30. July 2010 21:37
I saw this link on a twitter post and thought I would share it.
It seems every 15 years the photo industry retreads the stuff we used to do and call it new.
this is a perfect example of what we did in studio 20 years ago.
And we did it before computers.
Back then,...in the olden dayz,.. like 18-20 years ago,... photographers called it "Photo Illustartion"
In fact some photographers whole business and marketing plan was based on their photo inllustartion and nothing else.
Suffice it to say that they did not last long and the smart ones rebuilt their business model and managed to stay in business.
Others were stubborn and not so lucky. (Names witheld to protect those now out of business)
Some of you, older than 20, may recall when Chip Simons
began his career and was one of the first to introduce the concept of light painting for editorial and commercial photography. This was around 1990 or 1991? I can't recall exactly.
Those interested in photo history can dig up an old copy of PDN to see the article they did on him.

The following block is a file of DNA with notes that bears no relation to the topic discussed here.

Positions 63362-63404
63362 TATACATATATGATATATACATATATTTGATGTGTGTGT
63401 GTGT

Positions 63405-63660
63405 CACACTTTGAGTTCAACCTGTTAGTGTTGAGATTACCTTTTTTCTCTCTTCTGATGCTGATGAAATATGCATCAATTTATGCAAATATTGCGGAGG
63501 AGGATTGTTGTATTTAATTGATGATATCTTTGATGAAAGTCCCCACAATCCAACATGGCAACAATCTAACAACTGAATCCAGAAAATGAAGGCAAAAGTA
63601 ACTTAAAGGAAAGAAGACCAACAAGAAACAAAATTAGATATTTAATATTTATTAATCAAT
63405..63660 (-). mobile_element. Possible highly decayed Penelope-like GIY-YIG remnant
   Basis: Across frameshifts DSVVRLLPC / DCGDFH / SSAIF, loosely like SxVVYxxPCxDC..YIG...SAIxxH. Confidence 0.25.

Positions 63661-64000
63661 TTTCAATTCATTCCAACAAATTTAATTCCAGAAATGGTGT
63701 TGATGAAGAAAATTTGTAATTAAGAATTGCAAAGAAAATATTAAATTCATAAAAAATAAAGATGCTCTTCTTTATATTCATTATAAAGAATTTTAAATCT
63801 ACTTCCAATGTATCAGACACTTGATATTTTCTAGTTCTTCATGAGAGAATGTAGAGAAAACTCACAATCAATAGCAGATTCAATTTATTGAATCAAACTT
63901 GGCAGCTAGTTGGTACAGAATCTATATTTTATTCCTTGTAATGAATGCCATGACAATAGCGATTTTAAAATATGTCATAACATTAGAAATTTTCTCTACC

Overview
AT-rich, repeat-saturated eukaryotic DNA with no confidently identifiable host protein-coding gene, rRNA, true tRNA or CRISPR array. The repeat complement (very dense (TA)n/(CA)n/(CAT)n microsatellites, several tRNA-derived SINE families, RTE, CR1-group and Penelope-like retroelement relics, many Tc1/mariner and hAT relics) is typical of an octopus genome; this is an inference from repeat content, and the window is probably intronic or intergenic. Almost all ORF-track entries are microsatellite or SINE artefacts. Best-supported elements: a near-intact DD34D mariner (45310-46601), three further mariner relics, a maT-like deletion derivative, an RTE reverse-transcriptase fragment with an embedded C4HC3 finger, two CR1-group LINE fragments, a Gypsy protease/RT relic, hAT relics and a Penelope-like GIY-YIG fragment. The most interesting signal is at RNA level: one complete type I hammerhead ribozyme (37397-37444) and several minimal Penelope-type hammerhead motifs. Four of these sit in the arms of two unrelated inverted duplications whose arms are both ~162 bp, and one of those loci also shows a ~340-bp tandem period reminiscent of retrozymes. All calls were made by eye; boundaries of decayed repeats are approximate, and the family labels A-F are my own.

Next came Aaron Jones and his invention: the 'Hosemaster' which was an interesteing marketing gimmick along with the instructional videos that so many ran to invest in.
kinda like those guys you see buying up all of the latest crap at the Photo Plus Expo that will help them become "Pro Photographers".
Even earlier Man Ray Pablo Picasso was photographed in 1949 doing a quick sketch in the air.
SO why did this trend never last?
Because it is time consuming, labor intensive, and th eresults can not be duplicated exactly every time.
As we know clients want it yesretday, they want dozens of shots a day, and they want it cheap. Light painting, when done properly ain't cheap.
Shooting digitaly certainly speeds things up but even so your still looking at long time exposures and if your using strobe your doing multi-pops of the stobe.
Amazing results but not something for those not tech savvy.
We also as in the Youtube video used non-standard forms of strobes and lighting.
("And I'd be happy to sell you that information.")
For any photo school students I would suggest spending a weekend playing around like this.
It will teach you invaluable lessons in lighting and exposure.
I should also add one more thing, anyone can do this type of photography.
Very few can do it very well.